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Economics, Finance sector development, Governance and public sector management, Industry and trade

FDI and Its Impacts on Entrepreneurship and Informal Markets: A Double-Edged Sword?

FDI and Its Impacts on Entrepreneurship and Informal Markets: A Double-Edged Sword?
Foreign direct investment (FDI) is attractive, especially for developing and emerging markets, as it brings new technologies and mitigates the constraints imposed by low domestic capital formation. Lawmakers enact various policies to make such investments attractive for foreigners, and businesses often actively seek foreign collaborators. India, for instance, under the present government, has been aggressive in seeking foreign investments through its “Make in India” campaign.

Economics, Finance sector development, Governance and public sector management

Will Financial Liberalization Trigger the First Crisis in the People’s Republic of China?

Will Financial Liberalization Trigger the First Crisis in the People’s Republic of China
The People’s Republic of China (PRC) has been liberalizing its financial system for nearly 4 decades. While it now has a comprehensive financial system with a large number of financial institutions and large financial assets, its financial policies are still highly repressive. These repressive financial policies are now a major hindrance to the PRC’s economic growth (Huang and Wang 2011).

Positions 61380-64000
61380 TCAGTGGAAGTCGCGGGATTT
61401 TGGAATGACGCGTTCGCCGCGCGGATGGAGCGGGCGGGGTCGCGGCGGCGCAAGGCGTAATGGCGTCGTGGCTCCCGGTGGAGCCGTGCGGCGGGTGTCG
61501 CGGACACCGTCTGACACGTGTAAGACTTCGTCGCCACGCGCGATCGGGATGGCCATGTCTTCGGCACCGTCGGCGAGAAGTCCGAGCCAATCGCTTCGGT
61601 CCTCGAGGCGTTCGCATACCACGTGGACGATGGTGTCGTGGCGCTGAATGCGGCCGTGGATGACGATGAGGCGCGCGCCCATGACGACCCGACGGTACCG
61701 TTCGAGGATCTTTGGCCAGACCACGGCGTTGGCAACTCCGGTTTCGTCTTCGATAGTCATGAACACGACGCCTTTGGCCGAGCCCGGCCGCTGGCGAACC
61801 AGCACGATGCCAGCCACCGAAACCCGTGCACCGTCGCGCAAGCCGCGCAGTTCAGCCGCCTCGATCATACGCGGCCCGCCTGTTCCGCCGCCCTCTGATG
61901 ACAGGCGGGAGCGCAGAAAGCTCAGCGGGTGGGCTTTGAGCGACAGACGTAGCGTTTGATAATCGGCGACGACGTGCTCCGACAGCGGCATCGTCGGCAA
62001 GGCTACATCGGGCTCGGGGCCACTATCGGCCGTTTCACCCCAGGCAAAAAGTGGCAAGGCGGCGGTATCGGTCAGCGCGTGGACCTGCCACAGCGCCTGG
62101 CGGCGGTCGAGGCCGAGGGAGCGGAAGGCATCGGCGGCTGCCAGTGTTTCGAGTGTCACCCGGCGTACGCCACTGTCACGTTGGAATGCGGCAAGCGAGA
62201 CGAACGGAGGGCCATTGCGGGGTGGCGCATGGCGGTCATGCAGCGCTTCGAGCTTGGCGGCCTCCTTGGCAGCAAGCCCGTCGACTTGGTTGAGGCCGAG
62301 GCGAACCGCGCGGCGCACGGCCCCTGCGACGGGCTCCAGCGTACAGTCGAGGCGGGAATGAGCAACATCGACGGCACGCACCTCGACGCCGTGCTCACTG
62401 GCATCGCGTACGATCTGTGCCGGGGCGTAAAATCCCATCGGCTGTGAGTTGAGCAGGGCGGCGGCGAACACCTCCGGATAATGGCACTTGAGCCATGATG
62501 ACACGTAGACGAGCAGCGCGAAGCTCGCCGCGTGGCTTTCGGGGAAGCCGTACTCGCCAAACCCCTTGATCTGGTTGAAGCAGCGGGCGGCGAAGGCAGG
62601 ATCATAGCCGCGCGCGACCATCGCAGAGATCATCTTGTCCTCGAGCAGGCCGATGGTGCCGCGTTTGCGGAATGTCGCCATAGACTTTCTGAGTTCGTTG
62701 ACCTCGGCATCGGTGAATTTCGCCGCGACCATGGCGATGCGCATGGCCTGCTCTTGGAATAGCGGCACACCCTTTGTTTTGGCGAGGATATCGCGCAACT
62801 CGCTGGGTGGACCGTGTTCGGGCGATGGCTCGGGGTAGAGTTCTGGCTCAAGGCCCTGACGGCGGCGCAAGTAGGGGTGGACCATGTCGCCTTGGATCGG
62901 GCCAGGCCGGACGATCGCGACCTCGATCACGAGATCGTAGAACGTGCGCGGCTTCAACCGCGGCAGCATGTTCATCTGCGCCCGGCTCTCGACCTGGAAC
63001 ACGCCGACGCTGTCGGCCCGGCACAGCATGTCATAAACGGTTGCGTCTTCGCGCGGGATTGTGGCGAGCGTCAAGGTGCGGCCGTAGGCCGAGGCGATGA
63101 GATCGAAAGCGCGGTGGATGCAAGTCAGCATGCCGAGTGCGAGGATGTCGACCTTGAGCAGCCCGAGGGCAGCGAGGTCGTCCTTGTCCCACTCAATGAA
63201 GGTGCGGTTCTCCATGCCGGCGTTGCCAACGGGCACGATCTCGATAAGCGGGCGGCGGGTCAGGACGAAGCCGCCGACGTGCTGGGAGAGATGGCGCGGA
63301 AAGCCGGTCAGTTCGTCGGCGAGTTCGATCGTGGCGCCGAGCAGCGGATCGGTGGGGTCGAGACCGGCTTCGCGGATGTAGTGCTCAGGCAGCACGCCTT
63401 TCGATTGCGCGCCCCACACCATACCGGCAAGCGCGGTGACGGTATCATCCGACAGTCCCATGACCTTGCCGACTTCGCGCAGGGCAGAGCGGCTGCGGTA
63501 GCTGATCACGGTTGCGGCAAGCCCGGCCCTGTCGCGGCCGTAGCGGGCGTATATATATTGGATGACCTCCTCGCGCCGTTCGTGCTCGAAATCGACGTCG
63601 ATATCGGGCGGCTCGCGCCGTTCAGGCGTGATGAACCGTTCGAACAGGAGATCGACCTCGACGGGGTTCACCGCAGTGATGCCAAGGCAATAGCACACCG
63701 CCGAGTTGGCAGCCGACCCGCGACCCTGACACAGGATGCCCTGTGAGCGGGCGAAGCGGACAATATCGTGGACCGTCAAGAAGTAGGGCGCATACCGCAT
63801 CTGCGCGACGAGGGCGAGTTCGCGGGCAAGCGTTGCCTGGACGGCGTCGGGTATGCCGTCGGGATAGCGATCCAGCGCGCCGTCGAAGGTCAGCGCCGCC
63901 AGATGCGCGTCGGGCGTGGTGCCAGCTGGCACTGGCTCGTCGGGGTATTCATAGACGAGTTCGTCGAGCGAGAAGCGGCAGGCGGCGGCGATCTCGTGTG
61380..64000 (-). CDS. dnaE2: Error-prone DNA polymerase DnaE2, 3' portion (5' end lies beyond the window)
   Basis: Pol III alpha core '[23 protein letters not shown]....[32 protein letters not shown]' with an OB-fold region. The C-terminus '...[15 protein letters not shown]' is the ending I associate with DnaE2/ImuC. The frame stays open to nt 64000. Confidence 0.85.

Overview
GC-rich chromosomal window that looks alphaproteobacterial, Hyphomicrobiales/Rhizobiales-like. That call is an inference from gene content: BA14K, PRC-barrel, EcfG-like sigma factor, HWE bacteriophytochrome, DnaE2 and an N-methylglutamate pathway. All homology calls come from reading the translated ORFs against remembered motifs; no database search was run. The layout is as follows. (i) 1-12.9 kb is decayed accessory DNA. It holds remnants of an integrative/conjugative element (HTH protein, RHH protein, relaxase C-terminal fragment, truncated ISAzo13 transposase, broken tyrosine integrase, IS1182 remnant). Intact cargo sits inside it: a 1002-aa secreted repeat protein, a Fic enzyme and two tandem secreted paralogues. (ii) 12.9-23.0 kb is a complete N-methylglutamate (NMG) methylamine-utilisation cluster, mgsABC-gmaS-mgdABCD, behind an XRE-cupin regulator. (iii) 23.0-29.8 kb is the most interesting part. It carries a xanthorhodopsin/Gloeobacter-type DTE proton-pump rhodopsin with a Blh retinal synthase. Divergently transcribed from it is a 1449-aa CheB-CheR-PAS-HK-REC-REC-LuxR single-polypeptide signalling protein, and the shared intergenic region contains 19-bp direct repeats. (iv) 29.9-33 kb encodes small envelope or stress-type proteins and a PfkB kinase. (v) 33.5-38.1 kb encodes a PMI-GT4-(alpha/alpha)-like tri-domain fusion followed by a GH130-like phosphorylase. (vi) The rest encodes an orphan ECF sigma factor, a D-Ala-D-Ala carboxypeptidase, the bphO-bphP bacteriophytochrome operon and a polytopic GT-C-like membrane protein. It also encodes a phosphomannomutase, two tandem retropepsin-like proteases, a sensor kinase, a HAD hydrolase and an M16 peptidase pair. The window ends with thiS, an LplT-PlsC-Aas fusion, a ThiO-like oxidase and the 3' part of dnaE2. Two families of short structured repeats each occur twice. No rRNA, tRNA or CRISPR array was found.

Governance and public sector management

Law, culture, and innovation

Law, culture, and innovation
Many aspects of motivating innovation are painfully obvious, but much research on the topic is segmented depending on the particular issue of interest and the available data for examining that issue.

Economics, Education, Finance sector development, Governance and public sector management

Management quality and innovation

Management quality and innovation
It is well recognized that innovation is an important ingredient in generating the competitive advantage and long-run growth of nations, ultimately affecting their economic development. Thus, there is considerable interest in the determinants of innovation, not only in the corporate sector but also among policy makers around the world and in Asia in particular.

Economics, Finance sector development, Governance and public sector management

Unconventional Monetary Policy in the Asian Financial Crisis

Unconventional Monetary Policy in the Asian Financial Crisis
In a new paper, Unconventional Monetary Policy in the Asian Financial Crisis: Seeing the Crisis through Post-2008 Eyes, we reassess some of the policies central banks used during the Asian Financial Crisis of 1997–1998 in light of the responses of some advanced-economy central banks to the North Atlantic Financial Crisis of 2008. Public funding of bank recapitalizations in Thailand and the extraordinary purchase of equities in Hong Kong, China have elements of the unconventional monetary policy known as quantitative easing (QE) that has received so much attention in major advanced economies in recent years.

Economics, Education, Finance sector development, Governance and public sector management, Information and Communications Technology

Mergers and acquisitions and corporate innovation

Mergers and acquisitions and corporate innovation